"We had identified Di Maria when he was 17. We saw him in an international competition and we wanted him to come here, but he went to Portugal and then to Spain. Why? Because he could not get a work permit for England.

"What does it mean if he comes into the country anyway, later on? It means you can only get him to England once he is worth a huge amount of money and who do you pay this huge amount of money to?

"It goes to a club like Real Madrid and they don't need the money. We have to be conscious of that."

Regulation required

But an ideal world requires clubs to act responsibly. With millions of pounds at stake and so few prizes on offer, acting responsibly is one virtue many clubs in the Football League will be happy to lose if it meant climbing up the ladder. Clubs are businesses that are fighting for their own interests, not the country that they reside in.

A completely open system is open for exploitation with clubs likely to hoard youngsters from all over the world on the off chance that one will develop into a decent player. The rest can be loaned out to clubs all over Europe until they reach a value where they can be sold, paying back the initial costs of developing them.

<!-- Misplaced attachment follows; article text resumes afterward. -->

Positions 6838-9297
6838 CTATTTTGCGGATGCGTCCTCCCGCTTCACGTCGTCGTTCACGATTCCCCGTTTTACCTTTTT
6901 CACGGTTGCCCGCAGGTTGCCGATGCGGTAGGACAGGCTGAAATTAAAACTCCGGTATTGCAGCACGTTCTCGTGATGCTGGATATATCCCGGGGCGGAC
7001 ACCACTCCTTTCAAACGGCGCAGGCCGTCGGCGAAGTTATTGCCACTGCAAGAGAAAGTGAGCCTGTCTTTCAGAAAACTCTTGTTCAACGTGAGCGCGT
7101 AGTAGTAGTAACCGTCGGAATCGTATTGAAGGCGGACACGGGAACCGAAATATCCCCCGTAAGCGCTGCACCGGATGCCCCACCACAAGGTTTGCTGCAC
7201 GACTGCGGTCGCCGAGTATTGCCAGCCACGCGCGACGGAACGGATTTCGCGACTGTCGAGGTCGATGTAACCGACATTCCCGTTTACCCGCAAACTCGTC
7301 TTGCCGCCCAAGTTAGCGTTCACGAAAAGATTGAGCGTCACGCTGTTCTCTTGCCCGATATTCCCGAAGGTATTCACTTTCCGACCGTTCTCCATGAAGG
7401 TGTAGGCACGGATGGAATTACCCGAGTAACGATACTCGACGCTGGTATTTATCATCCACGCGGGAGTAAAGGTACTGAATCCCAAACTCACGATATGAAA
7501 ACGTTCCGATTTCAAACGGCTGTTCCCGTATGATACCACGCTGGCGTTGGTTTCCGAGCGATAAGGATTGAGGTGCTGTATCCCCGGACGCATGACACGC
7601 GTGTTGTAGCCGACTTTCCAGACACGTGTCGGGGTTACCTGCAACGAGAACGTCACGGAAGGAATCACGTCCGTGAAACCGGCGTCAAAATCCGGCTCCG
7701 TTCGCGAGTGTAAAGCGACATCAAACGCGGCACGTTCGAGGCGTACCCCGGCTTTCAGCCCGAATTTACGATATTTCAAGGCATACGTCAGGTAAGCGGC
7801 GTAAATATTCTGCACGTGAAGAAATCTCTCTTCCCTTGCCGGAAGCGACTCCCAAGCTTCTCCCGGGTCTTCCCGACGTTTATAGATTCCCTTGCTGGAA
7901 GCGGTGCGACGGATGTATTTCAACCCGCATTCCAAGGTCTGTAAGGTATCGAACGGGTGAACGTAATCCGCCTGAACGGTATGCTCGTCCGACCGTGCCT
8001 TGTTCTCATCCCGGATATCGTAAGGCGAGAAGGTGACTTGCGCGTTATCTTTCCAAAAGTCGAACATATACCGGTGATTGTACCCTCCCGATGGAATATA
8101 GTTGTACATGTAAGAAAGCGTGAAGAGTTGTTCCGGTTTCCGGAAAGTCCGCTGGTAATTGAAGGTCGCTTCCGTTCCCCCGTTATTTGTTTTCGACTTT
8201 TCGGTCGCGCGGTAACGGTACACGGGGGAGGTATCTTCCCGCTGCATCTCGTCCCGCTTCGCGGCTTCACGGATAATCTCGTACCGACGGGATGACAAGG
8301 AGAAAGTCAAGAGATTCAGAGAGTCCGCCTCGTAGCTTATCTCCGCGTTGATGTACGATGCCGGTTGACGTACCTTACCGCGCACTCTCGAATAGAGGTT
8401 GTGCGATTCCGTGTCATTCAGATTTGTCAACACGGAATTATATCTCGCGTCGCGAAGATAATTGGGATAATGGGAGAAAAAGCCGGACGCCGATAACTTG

While the new system will stop that perceived exploitation in its tracks, at least for non EU players, it is open to a different kind of exploitation. The new rules could see deals in excess of £10 million automatically qualify for a work permit, meaning Arsenal could inflate their deal for Paulista on purpose to make sure it goes through without a hitch and that, too, sends more money than necessary out of England. It would also give the clubs with bigger budgets an advantage over smaller outfits, widening what is already a noticeable gap.